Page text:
Logistics woes in the Caribbean for Venezuela’s PDVSA
WILLEMSTAD - Growing financial troubles for Venezuela's PDVSA have started to snarl its logistics and operations in the Caribbean, where unpaid bills have frustrated suppliers and business partners.
Here's a rundown of the state-run oil company's recent setbacks in the region, where PDVSA controls a third of refining and storage capacity.
* Curacao's port authority in September carried out a court order to detain the Aframax tanker "Hero," owned by PDVSA's unit PDV Marina, because of several million dollars in unpaid bills owed to Core Laboratories' oil inspection unit Saybolt, sources with knowledge of the situation told Reuters. The vessel, which has been unable to discharge 520,000 barrels of fuel oil from Isla refinery, has been anchored in the Caribbean sea for more than a month. The seizure delayed an important delivery bound for China. Curacao's Port Authority referred questions to PDVSA, which did not respond to several requests for comment.
* In the Bahamas, PDVSA was blocked from loading cargoes at the massive BORCO terminal in September because of unpaid rent on storage tanks, according to a PDVSA source and a ship broker. The debt had been partially paid earlier this year only to increase again in recent months.
* About a dozen tankers carrying imported crude and refined products that PDVSA bought from private suppliers have faced weeks-long delays after arriving in Venezuela and the Caribbean. They include two U.S. oil cargoes sold by BP that were supposed to be received in the second quarter. The British oil company has declined to discharge the cargoes until PDVSA pays for them, according to trading sources and Thomson Reuters vessel tracking data. Upfront payment demands are unusual in an industry that usually extends buyers 30 days to pay after receiving their shipments.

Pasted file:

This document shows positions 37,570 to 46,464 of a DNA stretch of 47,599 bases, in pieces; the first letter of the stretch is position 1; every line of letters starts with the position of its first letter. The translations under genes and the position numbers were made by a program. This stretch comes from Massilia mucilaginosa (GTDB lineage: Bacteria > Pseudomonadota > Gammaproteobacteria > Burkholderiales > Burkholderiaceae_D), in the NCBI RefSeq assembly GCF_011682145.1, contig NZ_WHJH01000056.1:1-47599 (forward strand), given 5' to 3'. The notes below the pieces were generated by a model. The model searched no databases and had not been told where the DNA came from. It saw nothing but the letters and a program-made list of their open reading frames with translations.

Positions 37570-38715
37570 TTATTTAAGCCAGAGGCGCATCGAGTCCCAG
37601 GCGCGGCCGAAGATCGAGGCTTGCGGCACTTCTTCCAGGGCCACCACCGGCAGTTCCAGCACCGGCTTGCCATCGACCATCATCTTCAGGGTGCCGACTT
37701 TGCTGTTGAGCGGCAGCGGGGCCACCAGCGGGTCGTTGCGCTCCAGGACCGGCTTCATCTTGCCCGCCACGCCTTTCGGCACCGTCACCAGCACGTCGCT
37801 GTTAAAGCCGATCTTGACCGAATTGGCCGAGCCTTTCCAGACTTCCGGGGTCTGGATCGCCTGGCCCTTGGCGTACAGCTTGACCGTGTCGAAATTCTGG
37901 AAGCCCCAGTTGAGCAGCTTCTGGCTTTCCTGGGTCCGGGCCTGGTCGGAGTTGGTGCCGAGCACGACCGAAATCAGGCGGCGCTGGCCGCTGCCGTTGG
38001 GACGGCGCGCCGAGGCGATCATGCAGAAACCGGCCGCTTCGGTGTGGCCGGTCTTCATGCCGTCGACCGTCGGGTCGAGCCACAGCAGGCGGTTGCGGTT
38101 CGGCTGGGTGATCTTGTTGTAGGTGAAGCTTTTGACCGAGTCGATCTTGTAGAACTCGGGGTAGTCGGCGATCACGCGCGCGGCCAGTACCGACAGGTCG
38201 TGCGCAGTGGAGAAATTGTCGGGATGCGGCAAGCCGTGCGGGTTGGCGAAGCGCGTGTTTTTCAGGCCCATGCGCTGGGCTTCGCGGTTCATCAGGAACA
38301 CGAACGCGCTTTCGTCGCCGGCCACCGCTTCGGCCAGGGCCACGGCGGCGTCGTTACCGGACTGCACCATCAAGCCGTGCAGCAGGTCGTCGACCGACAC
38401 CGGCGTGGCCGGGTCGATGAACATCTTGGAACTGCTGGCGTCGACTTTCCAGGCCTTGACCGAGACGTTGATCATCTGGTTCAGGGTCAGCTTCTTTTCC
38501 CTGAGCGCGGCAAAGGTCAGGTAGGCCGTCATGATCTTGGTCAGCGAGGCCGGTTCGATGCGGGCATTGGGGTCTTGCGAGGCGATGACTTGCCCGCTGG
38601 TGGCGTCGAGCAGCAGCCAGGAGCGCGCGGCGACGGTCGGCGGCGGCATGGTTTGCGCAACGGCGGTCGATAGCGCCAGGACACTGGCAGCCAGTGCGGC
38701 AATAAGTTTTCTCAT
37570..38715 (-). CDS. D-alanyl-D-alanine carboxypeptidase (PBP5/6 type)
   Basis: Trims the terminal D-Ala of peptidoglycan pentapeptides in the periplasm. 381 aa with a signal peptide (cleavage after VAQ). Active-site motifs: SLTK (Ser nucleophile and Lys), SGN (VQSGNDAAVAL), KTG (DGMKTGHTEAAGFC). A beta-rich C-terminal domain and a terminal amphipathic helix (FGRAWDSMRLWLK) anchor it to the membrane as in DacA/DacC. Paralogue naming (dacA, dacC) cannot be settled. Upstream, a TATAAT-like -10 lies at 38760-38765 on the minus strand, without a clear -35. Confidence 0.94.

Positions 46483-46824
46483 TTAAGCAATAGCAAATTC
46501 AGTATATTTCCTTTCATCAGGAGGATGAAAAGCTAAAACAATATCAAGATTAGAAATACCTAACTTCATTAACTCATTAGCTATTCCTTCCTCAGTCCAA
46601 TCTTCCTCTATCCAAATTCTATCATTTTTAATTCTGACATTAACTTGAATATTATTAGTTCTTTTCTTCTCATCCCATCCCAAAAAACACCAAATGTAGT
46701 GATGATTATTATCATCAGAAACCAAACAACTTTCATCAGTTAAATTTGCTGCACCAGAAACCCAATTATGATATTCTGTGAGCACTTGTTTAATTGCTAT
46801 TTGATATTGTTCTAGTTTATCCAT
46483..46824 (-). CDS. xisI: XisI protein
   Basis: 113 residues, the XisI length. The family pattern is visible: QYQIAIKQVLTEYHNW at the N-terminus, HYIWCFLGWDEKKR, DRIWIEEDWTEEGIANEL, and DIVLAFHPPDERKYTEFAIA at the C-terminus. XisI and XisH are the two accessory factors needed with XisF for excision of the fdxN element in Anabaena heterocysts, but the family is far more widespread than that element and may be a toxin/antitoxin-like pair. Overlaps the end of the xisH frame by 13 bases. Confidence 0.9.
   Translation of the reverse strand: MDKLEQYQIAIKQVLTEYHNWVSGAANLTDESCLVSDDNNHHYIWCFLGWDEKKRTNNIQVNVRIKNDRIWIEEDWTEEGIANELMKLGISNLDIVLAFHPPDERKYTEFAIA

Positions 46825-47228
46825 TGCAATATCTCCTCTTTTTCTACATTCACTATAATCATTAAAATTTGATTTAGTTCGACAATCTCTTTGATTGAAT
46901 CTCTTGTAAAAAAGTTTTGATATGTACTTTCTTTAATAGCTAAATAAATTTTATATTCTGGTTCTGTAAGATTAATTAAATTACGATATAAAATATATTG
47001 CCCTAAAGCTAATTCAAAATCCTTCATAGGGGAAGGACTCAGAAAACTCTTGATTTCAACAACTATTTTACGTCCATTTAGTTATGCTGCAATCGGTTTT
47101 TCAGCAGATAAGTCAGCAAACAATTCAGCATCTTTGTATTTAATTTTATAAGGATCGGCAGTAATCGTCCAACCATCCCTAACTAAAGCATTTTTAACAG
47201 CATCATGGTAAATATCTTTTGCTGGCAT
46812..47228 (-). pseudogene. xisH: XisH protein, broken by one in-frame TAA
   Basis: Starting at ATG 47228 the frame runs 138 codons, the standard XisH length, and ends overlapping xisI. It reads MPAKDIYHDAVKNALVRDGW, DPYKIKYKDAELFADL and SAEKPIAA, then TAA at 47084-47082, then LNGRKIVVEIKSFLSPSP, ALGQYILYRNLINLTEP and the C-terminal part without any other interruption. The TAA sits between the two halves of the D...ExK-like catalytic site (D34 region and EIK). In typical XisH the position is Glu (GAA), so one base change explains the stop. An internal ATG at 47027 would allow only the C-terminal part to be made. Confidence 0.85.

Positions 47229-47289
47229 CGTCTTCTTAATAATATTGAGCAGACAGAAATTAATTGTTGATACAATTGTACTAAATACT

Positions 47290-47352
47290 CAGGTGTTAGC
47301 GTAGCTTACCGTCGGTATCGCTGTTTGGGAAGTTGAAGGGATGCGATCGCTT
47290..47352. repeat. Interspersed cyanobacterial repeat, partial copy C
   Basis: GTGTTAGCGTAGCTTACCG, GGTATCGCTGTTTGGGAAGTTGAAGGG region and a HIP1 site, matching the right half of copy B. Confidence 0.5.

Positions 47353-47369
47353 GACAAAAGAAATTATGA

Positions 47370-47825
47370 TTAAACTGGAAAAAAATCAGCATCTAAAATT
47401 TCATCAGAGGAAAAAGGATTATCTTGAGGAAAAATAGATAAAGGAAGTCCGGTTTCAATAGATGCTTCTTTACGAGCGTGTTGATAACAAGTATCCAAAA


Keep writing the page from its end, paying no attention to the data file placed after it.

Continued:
* Pending payments to small firms that clean oil tankers at Venezuelan loading ports have also piled up in recent months, according to shippers and a source from a PDVSA joint-venture company. This has delayed shipping crude cargoes and caused bottlenecks around some terminals, mainly Bajo Grande in Western Venezuela.
* PDVSA also owes operators of liquified petroleum gas tankers. A portion of the fleet PDVSA uses to transport the product among its ports is now anchored near Venezuela, according to a PDVSA source and internal company documents.
* Cuba, which has long solely received oil from PDVSA, in October imported the first of two crude cargoes from Algeria's Sonatrach, according to shippers and Thomson Reuters vessel tracking data. The purchases, which also include at least two jet fuel cargoes, are another sign of falling Venezuelan exports.
* The government of Curacao in September signed a preliminary agreement with China's Guangdong Zhenrong Energy to replace PDVSA as operator of the 335,000-barrel-per day Isla refinery and an attached terminal, the largest facilities the Venezuelan company currently operates in the Caribbean.
* PDVSA faces a similar problem with the 35,000-bpd Kingston refinery, according to a transcript of a debate at Jamaica's Parliament. The island's refining company, Petrojam, has been pushing PDVSA for capital investments to revamp the plant.
* Venezuela's oil company is on track to suffer its steepest crude production decline this year in more than a decade amid low global grices.
Reporting by Marianna Parraga in Houston, Sailu Urribarri in Oranjestad and Rebekah Kebede in Kingston; Editing by Terry Wade and Brian Thevenot